I'm a firm believer that if you have really amazing vintage china, then you should use it. Sure, keeping it safe high on a bureau or in a china cabinet is better for it in the long run, but these things were made to be used---they long to be used.
So that is what I did around the turn of the Fall Equinox when I invited my friend over for some tea in my prized owl teapot, and for some "glamourbombing". I had never heard of the term "glamourbombing" before I met my friend Dver---I had always known the practice as "found art", "guerilla art", or "artstorming" (see another example of one we did in the past here). The reasons for doing this can range from the simple joy of creating an art piece and releasing it free into the world for someone else to find, to serious devotional offerings. And sometimes, for all reasons together. The theme we chose for this session was mushroom appreciation. And, no, we didn't drink mushroom tea (the mushroom in the picture is a maitake)---we drank the Lavender Tulsi tea you see in the picture above. Quite good, BTW.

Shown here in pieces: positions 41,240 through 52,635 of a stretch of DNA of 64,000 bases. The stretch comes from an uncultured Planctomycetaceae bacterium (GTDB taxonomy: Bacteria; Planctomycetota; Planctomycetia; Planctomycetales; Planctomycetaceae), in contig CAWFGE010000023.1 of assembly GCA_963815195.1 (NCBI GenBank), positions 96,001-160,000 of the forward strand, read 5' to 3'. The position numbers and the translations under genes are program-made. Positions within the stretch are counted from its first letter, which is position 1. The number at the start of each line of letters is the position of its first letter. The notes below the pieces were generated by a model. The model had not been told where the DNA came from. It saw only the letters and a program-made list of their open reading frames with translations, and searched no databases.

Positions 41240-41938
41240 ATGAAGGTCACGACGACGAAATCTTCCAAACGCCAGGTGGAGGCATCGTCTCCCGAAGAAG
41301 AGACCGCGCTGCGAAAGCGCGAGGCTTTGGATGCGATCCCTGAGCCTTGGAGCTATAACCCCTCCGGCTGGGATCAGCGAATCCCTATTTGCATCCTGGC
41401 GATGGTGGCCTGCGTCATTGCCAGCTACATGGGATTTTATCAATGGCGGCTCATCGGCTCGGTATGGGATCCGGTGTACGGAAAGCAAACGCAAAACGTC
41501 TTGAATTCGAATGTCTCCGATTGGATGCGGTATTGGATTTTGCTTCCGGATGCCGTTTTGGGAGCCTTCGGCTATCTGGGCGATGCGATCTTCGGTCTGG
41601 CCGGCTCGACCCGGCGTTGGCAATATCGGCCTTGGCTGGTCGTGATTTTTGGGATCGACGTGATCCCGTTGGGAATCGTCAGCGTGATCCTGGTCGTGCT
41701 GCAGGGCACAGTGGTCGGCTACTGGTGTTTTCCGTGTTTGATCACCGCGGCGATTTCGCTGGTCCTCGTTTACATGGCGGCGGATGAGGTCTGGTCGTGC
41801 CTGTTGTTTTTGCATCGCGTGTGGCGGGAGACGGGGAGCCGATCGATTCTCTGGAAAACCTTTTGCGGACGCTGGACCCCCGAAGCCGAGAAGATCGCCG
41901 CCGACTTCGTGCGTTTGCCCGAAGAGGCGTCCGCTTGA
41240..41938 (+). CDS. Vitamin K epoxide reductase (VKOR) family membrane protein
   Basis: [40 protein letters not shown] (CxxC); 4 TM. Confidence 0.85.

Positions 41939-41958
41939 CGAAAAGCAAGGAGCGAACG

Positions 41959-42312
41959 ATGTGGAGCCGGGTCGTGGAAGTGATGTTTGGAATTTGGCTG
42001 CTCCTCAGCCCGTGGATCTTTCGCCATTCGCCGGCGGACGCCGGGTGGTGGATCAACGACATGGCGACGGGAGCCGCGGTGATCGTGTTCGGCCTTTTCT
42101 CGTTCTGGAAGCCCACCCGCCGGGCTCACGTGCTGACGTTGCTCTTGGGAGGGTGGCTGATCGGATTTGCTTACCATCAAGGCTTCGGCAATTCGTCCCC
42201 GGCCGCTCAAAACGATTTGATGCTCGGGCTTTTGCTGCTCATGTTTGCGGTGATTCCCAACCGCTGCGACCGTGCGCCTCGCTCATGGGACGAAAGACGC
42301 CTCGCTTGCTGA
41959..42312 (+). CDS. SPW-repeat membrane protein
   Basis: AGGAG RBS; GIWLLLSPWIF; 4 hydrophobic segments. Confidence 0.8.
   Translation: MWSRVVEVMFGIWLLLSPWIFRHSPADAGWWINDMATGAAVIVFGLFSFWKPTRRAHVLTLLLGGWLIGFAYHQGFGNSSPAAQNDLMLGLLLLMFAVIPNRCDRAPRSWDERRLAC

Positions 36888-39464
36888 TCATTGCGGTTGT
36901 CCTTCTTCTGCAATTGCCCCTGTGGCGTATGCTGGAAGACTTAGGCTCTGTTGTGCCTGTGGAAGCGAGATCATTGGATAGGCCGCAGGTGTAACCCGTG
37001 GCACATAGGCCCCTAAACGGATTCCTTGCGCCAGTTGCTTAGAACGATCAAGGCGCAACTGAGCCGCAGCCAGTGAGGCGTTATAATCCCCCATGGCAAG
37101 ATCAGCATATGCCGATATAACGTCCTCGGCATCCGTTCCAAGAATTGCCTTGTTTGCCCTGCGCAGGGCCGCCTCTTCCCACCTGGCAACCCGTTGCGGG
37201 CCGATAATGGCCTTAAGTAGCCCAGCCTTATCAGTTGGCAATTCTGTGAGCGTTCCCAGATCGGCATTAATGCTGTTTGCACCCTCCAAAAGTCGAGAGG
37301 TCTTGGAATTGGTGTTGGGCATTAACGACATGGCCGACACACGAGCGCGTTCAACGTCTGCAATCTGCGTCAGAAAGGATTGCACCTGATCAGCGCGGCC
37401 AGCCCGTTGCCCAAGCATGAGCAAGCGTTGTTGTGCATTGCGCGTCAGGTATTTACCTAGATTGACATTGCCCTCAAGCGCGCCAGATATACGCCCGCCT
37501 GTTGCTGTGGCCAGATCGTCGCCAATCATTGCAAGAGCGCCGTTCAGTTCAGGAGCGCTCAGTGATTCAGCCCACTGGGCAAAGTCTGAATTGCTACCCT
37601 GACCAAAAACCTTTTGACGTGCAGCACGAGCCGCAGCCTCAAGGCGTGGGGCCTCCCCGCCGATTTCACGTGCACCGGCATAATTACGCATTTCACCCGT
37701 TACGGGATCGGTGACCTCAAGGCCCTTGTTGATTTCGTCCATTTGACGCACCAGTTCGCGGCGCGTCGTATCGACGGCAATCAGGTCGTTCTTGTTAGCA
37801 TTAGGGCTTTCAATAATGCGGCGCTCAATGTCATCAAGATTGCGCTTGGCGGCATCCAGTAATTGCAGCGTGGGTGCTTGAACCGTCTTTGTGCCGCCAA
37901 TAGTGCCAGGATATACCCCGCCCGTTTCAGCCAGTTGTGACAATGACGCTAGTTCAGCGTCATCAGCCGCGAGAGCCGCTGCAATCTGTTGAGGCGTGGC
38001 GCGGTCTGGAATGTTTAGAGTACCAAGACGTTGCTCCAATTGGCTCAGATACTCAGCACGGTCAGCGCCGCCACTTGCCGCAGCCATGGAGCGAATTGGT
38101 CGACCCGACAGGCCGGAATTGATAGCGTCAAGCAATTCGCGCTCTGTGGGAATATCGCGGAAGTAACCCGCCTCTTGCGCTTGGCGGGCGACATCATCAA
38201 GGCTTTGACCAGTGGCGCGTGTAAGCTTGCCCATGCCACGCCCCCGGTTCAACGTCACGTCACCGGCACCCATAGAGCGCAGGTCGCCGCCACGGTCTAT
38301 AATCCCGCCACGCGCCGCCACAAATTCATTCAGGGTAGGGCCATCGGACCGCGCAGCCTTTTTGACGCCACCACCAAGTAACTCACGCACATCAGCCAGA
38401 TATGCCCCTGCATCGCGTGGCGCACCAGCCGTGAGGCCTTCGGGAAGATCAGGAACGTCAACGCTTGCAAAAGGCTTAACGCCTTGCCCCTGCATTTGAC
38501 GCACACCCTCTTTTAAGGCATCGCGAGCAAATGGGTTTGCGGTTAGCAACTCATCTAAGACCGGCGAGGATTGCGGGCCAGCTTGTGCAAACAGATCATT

I did make mushroom-shaped sugar cookies for the occasion and they turned out great!! You can buy all kinds of wacky, glittery frostings that probably aren't especially healthy, but they look fabulous. You have to make concessions sometimes:
Fall is an excellent time to appreciate mushrooms as many varieties of them choose to pop out of their mycelium carpet during this time. They are some of the most amazing organisms on the entire planet. And, they have a significant presence in religion, myth and folklore. Dver and I chose slightly different mediums for our glamourbombs this time around---she made some wonderful paper clay mushrooms painted in metallic colors:
some great little paper mushrooms on popsicle sticks:
and some hanging tags made with mushroom playing cards (off to the left):
I ended up making the mushroom/lichen tiaras you see in the picture
We took our treasures/offerings to a wooded park and distributed them along the path and in the trees:
While we were placing our glamours a woman came up to us and said she was an art instructor at the university and that she loved what we were doing---art should come off the "white walls" and out into public.
Couldn't agree more :)
All the pictures in this post, except for the owl teapot and cookies pictures, were taken by Dver.